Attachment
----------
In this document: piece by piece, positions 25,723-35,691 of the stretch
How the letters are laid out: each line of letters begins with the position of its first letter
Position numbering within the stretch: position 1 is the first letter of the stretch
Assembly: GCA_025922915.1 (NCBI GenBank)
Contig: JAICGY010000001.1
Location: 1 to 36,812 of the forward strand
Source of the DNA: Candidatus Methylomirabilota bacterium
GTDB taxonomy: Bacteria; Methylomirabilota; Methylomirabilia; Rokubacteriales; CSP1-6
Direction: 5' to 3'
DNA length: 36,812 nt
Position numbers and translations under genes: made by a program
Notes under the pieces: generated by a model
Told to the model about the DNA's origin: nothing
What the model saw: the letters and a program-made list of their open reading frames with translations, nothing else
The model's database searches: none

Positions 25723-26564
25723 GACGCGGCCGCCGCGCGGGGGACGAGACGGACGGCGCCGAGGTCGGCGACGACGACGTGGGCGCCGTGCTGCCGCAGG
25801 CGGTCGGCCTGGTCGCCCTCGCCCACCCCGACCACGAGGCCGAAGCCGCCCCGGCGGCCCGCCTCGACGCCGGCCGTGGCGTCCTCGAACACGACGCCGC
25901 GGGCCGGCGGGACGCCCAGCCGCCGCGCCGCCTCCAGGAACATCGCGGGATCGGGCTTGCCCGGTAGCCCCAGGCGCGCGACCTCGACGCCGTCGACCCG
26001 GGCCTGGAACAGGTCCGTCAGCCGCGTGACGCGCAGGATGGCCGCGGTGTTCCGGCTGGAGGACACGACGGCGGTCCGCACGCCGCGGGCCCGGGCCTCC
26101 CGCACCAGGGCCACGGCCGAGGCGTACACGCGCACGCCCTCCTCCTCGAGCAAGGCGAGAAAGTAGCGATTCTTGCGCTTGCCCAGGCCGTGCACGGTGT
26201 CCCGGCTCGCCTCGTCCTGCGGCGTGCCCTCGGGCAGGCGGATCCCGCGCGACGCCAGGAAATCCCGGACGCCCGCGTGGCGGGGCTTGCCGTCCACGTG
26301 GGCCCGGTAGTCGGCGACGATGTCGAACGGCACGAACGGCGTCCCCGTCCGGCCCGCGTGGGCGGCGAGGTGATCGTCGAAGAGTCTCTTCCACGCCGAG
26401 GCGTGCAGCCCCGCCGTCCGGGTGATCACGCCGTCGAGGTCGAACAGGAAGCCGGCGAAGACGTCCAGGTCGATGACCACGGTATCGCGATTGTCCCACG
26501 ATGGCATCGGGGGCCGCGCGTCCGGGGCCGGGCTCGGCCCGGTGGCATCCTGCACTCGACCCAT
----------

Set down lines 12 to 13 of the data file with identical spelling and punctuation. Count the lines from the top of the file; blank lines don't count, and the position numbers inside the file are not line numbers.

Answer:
Notes under the pieces: generated by a model
Told to the model about the DNA's origin: nothing